Here, however, the situation was somewhat different than usual. This guy was clearly suspicious, both by general disposition and because of the specific situation. Sure, I had played the flop and turn in a way that was consistent with a flush draw. The hole in the story, though, was that most of the time the pre-flop raiser will not have the flush draw when two of a suit come on the flop. The reason for that is simple: There are a lot more raiseworthy hands that contain different suits than are of the same suit, and even those that are of the same suit will be of a different suit than hits the flop three out of four times. If he was experienced enough to understand this truth, he was going to be leaning towards a thin call even more than was already his natural inclination. This was a high-risk, high-pucker-factor situation I was putting myself in. I felt that a little more salesmanship than usual was called for.

Very early in his tanking, he said, "Well, obviously you're saying that you made the flush. The question is, did you?" He quickly followed this with a friendly, "You're not required to answer that." Ordinarily I would ignore this or just give a small smile. But I wanted to stretch the envelope of my normal posture and conduct just a little toward the "I'm comfortable and relaxed" side, without overdoing it so much that he would recognize Hollywooding in me. So, playing off of what he had just said, I turned to the dealer and jokingly asked, "Do you have a player's Miranda warning here? Like, 'You have the right to remain silent. Anything you say can and will be used against you'?" The dealer and a couple of other players chuckled, which helped me to smile along with them and, I hoped, look like everything was right in my world.

This all went on for a long time--three or four minutes, anyway. He counted out the chips for a call, and looked at what he would have left if he lost. I watched him intermittently, but remembered not to freeze up in either my breathing or where I was looking, which is one of the more reliable signs of a bluffer. At one point he asked me the classic, "If I fold, will you show?" Again, I usually ignore such questions completely, but this time I fudged just a little on the looking-relaxed side by smiling nicely at him and giving him a "Gee, I just don't know what I'll do" shrug.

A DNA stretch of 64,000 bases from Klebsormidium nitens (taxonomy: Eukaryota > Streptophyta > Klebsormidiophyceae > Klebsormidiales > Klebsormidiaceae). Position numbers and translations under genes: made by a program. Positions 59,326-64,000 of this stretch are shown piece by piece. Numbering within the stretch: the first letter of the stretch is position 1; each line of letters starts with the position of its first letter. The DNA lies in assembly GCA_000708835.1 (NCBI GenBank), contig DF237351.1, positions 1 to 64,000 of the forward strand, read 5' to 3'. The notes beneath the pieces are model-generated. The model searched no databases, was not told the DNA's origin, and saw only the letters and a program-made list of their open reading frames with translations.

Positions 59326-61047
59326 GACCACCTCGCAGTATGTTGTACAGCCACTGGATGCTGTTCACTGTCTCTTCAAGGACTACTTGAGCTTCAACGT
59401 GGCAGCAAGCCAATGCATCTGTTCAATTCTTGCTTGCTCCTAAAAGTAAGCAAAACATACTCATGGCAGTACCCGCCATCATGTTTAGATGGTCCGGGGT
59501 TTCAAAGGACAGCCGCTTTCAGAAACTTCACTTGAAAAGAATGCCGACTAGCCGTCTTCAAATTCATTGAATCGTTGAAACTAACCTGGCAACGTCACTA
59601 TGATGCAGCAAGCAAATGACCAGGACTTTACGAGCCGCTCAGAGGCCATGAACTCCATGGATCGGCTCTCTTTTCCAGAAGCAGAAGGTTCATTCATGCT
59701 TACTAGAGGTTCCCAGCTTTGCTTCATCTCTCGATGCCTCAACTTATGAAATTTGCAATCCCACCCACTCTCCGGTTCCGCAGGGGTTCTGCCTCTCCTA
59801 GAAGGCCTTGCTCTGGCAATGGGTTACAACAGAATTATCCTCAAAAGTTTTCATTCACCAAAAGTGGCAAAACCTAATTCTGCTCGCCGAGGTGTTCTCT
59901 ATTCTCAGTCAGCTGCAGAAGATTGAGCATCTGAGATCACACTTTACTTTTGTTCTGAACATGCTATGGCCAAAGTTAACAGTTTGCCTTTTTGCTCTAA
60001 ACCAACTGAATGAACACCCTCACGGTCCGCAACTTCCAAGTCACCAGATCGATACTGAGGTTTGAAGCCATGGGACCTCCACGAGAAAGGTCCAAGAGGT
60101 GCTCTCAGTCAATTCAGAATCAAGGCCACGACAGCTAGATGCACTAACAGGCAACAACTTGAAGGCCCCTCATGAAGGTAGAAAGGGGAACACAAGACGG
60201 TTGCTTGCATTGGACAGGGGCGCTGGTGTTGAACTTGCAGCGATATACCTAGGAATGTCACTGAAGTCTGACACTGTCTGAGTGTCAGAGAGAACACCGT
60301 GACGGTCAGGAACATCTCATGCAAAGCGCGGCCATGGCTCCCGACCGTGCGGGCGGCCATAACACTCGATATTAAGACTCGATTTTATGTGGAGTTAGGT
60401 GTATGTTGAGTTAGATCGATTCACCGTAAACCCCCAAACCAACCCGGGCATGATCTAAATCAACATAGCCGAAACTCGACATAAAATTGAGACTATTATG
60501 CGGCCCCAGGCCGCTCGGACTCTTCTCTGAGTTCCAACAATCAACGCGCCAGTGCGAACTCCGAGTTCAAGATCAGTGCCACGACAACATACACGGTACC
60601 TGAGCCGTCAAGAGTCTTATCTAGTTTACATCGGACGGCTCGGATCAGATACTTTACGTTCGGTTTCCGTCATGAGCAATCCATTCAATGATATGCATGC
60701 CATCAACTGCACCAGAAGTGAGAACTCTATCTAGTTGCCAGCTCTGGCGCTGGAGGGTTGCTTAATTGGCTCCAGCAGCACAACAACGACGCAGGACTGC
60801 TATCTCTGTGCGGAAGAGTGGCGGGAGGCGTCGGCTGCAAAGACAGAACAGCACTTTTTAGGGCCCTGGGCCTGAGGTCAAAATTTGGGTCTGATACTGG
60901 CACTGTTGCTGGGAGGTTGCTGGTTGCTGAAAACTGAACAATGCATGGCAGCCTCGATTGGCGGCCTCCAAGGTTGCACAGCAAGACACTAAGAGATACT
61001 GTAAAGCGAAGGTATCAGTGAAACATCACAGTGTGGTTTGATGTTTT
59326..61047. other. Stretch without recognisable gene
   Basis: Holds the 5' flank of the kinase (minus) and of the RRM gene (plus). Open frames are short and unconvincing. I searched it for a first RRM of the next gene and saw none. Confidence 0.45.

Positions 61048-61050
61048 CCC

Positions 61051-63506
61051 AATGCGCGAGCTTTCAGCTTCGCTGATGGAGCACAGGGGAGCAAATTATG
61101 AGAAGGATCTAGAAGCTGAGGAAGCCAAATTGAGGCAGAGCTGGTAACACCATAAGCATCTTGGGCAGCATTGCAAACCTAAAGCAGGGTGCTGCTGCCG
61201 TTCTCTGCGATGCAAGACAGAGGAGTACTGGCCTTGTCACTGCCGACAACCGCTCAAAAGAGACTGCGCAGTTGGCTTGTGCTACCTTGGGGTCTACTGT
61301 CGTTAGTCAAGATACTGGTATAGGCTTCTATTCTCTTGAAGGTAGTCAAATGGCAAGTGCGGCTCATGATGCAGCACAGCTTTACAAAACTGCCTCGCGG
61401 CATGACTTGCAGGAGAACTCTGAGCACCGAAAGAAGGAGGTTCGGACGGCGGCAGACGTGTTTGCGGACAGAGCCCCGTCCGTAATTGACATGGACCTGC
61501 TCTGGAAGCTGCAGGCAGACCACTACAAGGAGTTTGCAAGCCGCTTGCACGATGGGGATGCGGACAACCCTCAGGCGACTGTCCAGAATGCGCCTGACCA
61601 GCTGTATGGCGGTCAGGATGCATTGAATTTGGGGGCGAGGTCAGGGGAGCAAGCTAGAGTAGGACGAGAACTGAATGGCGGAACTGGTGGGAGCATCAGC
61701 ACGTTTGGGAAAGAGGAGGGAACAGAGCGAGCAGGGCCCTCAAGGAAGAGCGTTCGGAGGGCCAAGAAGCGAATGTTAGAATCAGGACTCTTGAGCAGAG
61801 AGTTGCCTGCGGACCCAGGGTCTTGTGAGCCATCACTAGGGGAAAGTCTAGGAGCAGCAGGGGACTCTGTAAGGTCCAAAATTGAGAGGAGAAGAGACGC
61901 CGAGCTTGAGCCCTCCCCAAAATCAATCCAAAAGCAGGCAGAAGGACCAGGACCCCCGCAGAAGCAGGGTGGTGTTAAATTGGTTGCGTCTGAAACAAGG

I really thought he was going to call. But finally he sighed, looked dejected, took one last look at his cards, gave them that resigned snap with the index finger (what IS that gesture about, anyway?), and passed them back to the dealer face down. Pot to me.

I did not show.

He said, "I don't think you had it." I just smiled. Seat 2 immediately opined to Seat 4, "I think he had you all the way." Seat 4 asked, "You think he could beat two pair?" Seat 2 said, "Oh yeah, he looked really strong to me. I think he was stringing you along." Seat 4 said, "Well then maybe I made a good fold."

Yes sir, you absolutely did. As John-Robert Bellande likes to say, "Excellent laydown!" Excellent for me, that is.

(From the post-mortem discussion, I'm thinking that maybe he had A-9 or J-9, and checked the turn out of worry that I had top two pair with A-J, but that's just a guess, obviously.)

*Wow. I haven't heard or used this phrase in years and years. I don't know why it just leapt to mind to deploy here. When my grandmother taught me how to play cribbage, if one ended up with a nothing hand, that's what she called it--"What the little boy shot at." For a nice little exposition on the history and meaning of this phrase, see here.


Josie said...

Very enjoyable read. I've seen you assume that stance with your chin in your hands and your Mona Lisa smile, Little Boy.

Anonymous said...

I don't get it - you peg him as a station and then you try to bluff him?

PokerLawyer said...

Nice hand! I love your thought process. Wish we could play some poker together soon.